Investment Market Update for the quarter ended 31 May 2019
Global economic growth, and in particular developed economy growth, has been pared back significantly since December 2018.
Global manufacturing has been in a slump most of this year, with export powerhouses such as Germany and Japan likely to be suffering manufacturing recessions. On the positive side, employment growth has continued in most economies and rising household incomes have underpinned a more robust service sector.
Weaker growth outlooks have caused Central Banks to reverse any policy bias towards further monetary policy tightening. As inflationary pressures have eased and economic data has softened, global bond yields have fallen. In China, the government has cut taxes and reduced interest costs in a bid to support the Chinese economy. New Zealand’s Reserve Bank cut the Official Cash Rate and other Central Banks have indicated further support will be forthcoming if needed.
With limited reinvestment options, and interest rates expected to stay low or lower for some time, alternative investment options need to be considered.
This monetary support, along with an expectation of a resolution to the US-China trade dispute, has lifted asset prices this year. However, in recent weeks as economic data has deteriorated and the trade dispute worsened, weakness has returned to market sentiment.
Interest rate curves are now indicating rates will remain low for longer, with the US Federal Reserve expected to cut interest rates at least once later this year. Weakening market sentiment and economic growth also confirms the need for a premium-for-risk when investing in growth assets.
Financial market impacts
With trade concerns again escalating, the renewed focus on declining economic growth expectations meant most equity markets we follow declined during May 2019.
US and Chinese markets bore the brunt of declines, and using the MSCI World Index as an example, the declines were sufficient to reverse the gains made in the preceding two months. At least the weaker New Zealand dollar helped returns from a New Zealand investors’ perspective, with the Kiwi falling against all currencies with the exception of the British pound.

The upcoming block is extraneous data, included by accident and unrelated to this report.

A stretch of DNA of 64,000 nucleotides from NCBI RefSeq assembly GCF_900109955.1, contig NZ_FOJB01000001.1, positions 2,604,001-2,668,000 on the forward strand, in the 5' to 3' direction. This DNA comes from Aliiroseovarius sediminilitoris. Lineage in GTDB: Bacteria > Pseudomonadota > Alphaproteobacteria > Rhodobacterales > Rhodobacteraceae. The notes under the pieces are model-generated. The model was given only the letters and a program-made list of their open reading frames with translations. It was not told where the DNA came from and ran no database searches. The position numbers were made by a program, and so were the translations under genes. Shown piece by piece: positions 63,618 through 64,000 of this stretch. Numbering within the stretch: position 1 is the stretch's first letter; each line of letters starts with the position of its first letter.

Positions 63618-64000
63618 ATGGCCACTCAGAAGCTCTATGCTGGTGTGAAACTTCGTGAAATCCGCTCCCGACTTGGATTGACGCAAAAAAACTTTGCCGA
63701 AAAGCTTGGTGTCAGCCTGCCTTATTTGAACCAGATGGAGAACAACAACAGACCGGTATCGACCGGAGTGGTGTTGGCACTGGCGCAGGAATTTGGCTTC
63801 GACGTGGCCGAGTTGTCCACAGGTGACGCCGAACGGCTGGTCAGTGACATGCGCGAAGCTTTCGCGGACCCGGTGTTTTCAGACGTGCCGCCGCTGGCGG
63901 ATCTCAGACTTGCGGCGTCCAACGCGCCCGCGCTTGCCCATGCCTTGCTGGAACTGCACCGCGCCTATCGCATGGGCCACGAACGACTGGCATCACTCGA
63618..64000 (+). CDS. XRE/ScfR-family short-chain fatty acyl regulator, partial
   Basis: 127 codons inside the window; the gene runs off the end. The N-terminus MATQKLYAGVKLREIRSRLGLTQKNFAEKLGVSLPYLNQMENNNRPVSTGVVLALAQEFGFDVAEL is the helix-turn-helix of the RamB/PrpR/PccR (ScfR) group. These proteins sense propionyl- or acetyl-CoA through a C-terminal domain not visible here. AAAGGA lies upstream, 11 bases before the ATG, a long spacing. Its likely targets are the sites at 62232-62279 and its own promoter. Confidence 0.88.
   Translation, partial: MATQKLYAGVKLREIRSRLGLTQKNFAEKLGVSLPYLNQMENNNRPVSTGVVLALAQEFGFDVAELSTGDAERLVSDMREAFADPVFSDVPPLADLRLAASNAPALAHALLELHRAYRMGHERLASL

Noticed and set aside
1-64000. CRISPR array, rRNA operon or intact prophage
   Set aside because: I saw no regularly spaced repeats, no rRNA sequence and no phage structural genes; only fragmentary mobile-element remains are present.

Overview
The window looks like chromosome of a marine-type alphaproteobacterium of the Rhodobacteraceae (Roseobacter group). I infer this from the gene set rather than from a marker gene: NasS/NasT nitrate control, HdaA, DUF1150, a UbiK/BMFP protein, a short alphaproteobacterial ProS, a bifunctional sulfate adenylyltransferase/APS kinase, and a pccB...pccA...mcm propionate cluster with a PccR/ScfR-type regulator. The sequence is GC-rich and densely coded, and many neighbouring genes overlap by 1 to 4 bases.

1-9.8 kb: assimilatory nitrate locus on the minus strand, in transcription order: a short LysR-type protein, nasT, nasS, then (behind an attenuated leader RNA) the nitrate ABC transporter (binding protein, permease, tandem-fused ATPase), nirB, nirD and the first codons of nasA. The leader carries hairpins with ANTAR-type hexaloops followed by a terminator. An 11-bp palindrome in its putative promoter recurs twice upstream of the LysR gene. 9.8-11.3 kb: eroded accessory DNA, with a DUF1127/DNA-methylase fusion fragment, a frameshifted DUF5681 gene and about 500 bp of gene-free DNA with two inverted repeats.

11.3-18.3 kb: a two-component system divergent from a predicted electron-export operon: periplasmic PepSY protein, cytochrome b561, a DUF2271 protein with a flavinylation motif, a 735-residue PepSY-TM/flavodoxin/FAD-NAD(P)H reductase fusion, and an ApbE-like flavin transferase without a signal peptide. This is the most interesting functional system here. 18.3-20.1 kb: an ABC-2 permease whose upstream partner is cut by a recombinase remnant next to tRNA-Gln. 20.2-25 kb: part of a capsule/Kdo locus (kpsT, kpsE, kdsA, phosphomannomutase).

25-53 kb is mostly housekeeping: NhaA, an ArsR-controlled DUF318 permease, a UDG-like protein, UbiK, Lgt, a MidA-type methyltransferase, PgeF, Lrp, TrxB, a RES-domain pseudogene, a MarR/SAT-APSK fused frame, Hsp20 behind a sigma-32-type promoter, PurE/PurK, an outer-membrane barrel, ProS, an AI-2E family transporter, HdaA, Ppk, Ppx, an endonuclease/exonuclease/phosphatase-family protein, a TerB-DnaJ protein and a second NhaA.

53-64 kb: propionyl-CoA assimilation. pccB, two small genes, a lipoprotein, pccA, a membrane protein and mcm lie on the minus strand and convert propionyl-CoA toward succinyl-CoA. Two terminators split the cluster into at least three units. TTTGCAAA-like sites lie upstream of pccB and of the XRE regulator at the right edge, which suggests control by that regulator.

Australasian markets were the best performers and managed to buck the trend of losses during May 2019. Australian equities actually gained significantly during May 2019 and managed similar returns to those in New Zealand over the quarter.
Driving the Australian rally was the trifecta of the surprise General Election result replacing expectations of higher taxes with tax cuts, the banking regulator easing stress tests on mortgages, and the Reserve Bank of Australia indicating it would also lower the Official Cash Rate. These measures are expected to stabilise the housing market and in turn bolster household spending.
New Zealand’s performance was helped by the large weighting toward defensive sectors. However, good value-for-risk is becoming difficult to find. Momentum has been driving the market’s performance and the price-earnings multiples for these companies have increased significantly year-to-date.
Part of the reason has been the level of acquisition activity in the New Zealand equity market. Other factors are low interest rates and insufficient issuance to offset the maturity and redemption of $1.8 billion of high yielding subordinated debt instruments, which will occur over the next few months.
With limited reinvestment options, and interest rates expected to stay low or lower for some time, alternative investment options need to be considered. This includes more diversification into international bond funds, as well as having to accept lower than usual fixed interest returns.
This column is general in nature and is not personalised investment advice. This column has been prepared in good faith based on information obtained from sources believed to be reliable and accurate. Disclosure Statements for Forsyth Barr Authorised Financial Advisers are available on request and free of charge.